The section on “Historical Writings”in “The Literary Mind and the Carving of Dragons” (《文心雕龙·史传》) by Liu Xie (刘勰) is the first theoretical article in the history of Chinese literary theory to comprehensively discuss the style of historical writings. It paid much attention to the ethics of historical narration. Specifically, it criticized the historical narrations which are “contrary to the principle found in the Classics and did not do justice to the actual fact” (违经失实), while praising the historical writings of “giving honor to the virtuous and protecting one’s dear ones by hiding their faults” (尊贤隐讳). This paper illustrates, with the theory of “narrative ethics” in contemporary Western narratology, that narrative ethics are always self-contradictory both in Liu Xie’s discussion and in Chinese historical narrative texts. This is determined by the ideological meta-narrative of the imperial autocratic society. Breaking through the restriction of the old meta-narrative requires not only the efforts of historical narrators, but also the making of new cultural meta-narratives.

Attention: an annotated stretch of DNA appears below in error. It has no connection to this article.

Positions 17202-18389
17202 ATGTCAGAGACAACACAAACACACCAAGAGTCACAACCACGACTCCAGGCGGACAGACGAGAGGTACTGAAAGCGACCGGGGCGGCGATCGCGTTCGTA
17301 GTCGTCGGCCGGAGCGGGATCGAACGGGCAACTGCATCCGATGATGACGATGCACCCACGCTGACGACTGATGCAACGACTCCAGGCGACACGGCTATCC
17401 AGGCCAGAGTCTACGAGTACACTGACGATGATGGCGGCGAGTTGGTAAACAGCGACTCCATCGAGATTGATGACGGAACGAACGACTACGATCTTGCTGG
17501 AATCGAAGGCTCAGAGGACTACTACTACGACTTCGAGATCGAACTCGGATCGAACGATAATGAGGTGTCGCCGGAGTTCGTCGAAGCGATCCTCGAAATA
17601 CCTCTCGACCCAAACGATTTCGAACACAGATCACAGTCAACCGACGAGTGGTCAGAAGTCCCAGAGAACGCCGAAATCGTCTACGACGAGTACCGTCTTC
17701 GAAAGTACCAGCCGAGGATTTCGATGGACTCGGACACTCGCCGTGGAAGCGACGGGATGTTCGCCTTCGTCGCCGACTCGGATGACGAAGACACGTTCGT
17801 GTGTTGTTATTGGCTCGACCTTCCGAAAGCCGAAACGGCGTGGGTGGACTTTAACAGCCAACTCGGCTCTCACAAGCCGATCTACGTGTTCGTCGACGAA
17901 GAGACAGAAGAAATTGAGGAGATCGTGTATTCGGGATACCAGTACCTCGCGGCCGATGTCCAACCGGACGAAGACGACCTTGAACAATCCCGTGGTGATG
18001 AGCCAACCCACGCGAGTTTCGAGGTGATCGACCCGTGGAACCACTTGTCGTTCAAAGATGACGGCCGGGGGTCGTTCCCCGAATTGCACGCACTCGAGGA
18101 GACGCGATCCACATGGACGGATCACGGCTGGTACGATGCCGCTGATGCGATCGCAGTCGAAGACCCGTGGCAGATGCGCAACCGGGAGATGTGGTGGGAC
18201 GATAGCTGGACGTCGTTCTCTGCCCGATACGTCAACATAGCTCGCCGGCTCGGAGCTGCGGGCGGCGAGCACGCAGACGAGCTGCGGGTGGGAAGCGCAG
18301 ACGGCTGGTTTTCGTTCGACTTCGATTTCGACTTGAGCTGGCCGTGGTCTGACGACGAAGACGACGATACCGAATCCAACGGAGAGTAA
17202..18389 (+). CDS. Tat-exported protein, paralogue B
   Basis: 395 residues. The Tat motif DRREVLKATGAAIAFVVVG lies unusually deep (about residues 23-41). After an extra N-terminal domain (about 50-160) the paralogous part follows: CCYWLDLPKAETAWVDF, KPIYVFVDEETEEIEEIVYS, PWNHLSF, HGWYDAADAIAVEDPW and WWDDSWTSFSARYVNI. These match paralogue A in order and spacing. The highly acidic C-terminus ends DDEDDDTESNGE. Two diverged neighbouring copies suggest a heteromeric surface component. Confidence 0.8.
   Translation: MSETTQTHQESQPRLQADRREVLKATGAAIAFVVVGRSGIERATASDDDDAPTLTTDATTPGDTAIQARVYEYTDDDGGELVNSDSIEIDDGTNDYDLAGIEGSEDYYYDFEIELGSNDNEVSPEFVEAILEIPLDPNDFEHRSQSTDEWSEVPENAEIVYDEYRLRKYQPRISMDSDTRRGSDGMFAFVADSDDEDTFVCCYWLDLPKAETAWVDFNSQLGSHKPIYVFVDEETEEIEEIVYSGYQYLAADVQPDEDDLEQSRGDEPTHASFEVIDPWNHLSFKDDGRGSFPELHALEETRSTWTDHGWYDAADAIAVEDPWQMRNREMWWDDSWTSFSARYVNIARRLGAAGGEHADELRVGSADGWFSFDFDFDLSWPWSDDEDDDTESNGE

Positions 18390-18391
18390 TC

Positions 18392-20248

Weihua Li is a professor in the College of Chinese Language and Literature, Hebei Normal University. She does her main research on comparative poetics, and has published 3 books and more than 40 papers in this field. Her recent research focuses on the study of “The Literary Mind and the Carving of Dragons” (《文心雕龙》) the most important work in ancient Chinese literary theory. In her works, she employs the theories of contemporary narratology and semiotics to explore the interactions between Chinese ancient canons and Western contemporary theories, with the goal of fostering cross-cultural understanding and mutual illumination between Eastern and Western cultures.